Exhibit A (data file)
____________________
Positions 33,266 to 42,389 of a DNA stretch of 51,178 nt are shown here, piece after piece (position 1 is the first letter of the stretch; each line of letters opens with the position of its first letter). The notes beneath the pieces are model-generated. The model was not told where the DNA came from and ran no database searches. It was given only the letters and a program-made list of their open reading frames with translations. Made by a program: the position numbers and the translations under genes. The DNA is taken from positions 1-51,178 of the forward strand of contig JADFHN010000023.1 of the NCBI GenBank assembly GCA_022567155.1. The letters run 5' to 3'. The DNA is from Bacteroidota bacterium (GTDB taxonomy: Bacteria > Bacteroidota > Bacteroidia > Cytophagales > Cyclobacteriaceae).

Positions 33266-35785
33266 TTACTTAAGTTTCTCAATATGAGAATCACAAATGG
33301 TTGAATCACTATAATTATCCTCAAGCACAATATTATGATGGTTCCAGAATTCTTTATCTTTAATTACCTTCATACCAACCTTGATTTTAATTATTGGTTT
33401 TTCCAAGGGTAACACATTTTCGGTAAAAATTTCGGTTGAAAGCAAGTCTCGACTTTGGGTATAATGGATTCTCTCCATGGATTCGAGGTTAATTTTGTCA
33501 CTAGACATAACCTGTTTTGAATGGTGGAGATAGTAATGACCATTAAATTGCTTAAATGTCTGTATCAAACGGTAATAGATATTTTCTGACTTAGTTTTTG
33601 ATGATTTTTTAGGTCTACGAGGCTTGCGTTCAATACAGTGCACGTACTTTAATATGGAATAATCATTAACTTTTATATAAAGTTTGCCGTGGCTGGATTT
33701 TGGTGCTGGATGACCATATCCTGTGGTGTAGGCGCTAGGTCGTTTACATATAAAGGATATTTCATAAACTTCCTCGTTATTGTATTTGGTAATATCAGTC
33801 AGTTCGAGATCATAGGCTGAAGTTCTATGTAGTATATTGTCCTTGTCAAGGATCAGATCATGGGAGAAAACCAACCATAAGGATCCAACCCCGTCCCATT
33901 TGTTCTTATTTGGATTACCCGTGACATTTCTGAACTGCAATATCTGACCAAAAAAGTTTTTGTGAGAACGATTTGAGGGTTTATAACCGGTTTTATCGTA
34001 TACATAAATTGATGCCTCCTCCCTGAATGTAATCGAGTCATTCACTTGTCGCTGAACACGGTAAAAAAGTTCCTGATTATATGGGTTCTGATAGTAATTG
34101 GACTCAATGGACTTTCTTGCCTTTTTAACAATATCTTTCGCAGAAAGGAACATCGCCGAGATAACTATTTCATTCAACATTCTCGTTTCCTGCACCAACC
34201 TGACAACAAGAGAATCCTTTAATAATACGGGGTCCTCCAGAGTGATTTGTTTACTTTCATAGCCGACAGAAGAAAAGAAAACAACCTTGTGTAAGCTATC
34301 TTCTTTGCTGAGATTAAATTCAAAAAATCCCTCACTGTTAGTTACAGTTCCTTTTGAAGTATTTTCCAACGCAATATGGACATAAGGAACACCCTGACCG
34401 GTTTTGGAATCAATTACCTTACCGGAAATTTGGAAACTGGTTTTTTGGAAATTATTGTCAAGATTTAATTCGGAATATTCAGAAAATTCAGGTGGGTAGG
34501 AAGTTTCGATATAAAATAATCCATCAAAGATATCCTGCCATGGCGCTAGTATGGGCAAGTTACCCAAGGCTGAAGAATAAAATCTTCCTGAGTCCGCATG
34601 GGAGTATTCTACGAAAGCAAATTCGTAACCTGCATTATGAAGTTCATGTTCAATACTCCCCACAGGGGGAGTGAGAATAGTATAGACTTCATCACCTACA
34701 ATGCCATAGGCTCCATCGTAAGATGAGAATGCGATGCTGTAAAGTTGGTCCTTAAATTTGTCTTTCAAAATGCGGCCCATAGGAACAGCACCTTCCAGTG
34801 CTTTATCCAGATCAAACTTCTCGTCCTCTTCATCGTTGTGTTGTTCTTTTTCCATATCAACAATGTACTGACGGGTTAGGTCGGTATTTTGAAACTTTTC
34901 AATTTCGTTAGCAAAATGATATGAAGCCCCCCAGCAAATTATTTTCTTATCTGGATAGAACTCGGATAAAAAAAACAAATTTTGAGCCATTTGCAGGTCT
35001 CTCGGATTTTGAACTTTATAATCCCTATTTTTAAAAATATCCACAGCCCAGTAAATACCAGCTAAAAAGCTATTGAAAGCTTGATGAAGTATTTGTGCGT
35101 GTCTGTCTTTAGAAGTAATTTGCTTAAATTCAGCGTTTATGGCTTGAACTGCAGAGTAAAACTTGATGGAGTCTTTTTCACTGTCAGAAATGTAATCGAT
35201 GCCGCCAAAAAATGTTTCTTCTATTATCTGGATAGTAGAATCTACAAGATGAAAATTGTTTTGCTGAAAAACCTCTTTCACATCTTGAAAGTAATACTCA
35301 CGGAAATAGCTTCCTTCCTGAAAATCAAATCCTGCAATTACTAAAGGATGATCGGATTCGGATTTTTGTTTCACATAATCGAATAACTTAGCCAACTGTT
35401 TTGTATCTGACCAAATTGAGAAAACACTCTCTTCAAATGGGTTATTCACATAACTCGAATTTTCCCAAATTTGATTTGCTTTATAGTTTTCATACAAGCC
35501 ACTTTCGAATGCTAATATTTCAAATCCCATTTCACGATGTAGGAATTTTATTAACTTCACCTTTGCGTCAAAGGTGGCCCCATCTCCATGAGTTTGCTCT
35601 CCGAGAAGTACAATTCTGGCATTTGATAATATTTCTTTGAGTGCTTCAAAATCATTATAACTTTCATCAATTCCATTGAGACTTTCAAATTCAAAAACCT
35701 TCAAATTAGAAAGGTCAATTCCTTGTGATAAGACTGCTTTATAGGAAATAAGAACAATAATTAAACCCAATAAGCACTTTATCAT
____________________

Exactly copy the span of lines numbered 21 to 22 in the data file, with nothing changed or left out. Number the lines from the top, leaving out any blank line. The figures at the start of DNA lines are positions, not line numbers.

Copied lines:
35001 CTCGGATTTTGAACTTTATAATCCCTATTTTTAAAAATATCCACAGCCCAGTAAATACCAGCTAAAAAGCTATTGAAAGCTTGATGAAGTATTTGTGCGT
35101 GTCTGTCTTTAGAAGTAATTTGCTTAAATTCAGCGTTTATGGCTTGAACTGCAGAGTAAAACTTGATGGAGTCTTTTTCACTGTCAGAAATGTAATCGAT